“They are our fellow human beings and deserve to be treated like our fellow human beings,” O’Rourke said.
In a speech laden with aspirational goals but often vague on specific policies, O’Rourke praised El Paso’s role in welcoming immigrants and asylum-seekers, fulminated against the ability of PACs and special interests to buy legislative outcomes, called for “universal, high quality” health care and gave repeated shoutouts to veterans.
If elected president, O’Rourke said, he vowed to sign legislation guaranteeing paid family and sick leave, as well as a new Voting Rights Act that would ban gerrymandering and make voting registration automatic and obligatory. “We run the risk of becoming a democracy in name only,” O’Rourke said.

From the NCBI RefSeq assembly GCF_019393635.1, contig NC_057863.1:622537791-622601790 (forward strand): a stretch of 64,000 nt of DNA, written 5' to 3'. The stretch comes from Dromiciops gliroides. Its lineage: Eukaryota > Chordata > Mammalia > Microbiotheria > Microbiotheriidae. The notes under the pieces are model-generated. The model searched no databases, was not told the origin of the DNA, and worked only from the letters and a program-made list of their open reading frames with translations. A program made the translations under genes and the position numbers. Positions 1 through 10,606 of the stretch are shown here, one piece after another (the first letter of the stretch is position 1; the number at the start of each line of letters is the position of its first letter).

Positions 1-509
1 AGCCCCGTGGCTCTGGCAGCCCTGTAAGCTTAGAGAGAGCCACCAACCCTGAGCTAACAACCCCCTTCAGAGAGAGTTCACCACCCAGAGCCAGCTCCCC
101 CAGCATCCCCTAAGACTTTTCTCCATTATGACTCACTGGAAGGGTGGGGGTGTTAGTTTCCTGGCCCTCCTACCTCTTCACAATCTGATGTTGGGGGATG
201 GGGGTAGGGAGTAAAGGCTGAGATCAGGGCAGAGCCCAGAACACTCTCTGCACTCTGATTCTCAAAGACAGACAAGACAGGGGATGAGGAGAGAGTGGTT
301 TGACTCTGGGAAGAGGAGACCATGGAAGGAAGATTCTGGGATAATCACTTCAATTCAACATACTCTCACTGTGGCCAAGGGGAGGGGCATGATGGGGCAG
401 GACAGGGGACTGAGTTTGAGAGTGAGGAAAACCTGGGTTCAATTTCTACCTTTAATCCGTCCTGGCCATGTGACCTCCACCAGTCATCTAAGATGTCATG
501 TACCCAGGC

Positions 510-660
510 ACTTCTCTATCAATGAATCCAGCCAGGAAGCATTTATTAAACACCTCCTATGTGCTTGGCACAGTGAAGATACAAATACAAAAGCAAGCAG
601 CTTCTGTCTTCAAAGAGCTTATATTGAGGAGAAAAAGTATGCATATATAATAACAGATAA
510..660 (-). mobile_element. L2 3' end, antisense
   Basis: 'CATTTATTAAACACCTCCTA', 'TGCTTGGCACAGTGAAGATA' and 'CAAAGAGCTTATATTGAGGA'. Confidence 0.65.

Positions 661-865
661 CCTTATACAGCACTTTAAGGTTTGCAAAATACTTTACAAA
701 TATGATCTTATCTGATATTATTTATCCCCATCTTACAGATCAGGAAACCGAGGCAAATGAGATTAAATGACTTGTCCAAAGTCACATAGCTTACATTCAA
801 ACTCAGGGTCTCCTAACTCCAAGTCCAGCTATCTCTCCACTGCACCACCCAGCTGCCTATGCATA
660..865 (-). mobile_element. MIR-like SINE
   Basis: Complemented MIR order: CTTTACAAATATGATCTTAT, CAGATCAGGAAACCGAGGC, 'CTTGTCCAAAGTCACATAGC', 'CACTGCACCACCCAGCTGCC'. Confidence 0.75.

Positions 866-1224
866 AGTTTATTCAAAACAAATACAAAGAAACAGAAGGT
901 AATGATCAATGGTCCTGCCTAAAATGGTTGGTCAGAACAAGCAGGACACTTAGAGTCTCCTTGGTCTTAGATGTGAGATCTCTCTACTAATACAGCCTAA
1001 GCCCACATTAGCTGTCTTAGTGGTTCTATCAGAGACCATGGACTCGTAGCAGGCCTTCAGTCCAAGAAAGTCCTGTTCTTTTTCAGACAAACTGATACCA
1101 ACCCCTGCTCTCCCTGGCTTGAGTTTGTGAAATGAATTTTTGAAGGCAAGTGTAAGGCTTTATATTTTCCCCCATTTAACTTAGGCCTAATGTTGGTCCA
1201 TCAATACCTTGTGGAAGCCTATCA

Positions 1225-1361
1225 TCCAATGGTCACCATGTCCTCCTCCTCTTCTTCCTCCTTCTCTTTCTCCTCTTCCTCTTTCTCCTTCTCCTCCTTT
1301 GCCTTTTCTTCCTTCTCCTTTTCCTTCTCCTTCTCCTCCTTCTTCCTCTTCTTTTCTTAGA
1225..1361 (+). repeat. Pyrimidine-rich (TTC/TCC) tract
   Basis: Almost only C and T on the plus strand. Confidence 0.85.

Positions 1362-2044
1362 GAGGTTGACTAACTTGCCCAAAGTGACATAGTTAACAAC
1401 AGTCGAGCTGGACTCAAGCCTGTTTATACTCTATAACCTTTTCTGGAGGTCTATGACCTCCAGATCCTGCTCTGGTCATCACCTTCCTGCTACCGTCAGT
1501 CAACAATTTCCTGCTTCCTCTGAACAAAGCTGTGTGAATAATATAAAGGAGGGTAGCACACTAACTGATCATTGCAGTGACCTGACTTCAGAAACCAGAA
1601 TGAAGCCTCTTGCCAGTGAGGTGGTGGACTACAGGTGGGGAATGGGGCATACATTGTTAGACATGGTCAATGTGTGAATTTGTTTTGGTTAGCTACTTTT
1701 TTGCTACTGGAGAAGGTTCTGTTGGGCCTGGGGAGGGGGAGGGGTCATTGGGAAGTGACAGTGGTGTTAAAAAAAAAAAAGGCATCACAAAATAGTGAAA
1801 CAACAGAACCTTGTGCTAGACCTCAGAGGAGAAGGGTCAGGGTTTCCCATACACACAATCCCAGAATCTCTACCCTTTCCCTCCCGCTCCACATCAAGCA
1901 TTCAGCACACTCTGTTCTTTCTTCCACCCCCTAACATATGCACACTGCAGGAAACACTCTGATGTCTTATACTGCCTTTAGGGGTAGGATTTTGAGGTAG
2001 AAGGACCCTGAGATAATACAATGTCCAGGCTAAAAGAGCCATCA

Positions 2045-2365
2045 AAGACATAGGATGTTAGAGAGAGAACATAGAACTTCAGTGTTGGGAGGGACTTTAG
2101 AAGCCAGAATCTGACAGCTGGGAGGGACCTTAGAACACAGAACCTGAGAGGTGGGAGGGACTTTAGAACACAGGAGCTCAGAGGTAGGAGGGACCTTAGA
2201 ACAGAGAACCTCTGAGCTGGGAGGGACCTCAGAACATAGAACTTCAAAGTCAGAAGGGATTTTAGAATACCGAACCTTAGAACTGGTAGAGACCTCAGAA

In a familiar refrain, the candidate urged the crowd to shed divisive labels and political differences and instead think of themselves as “Americans first.” He rarely mentioned Trump’s name, except to say he should be defeated in 2020.
“For too long in this country, the powerful in this country have maintained their power at the expense of the powerless,” O’Rourke said. “They have used fear and division in the same way that our president uses fear and division. … To make us angry and to make us afraid of ourselves and of one another.”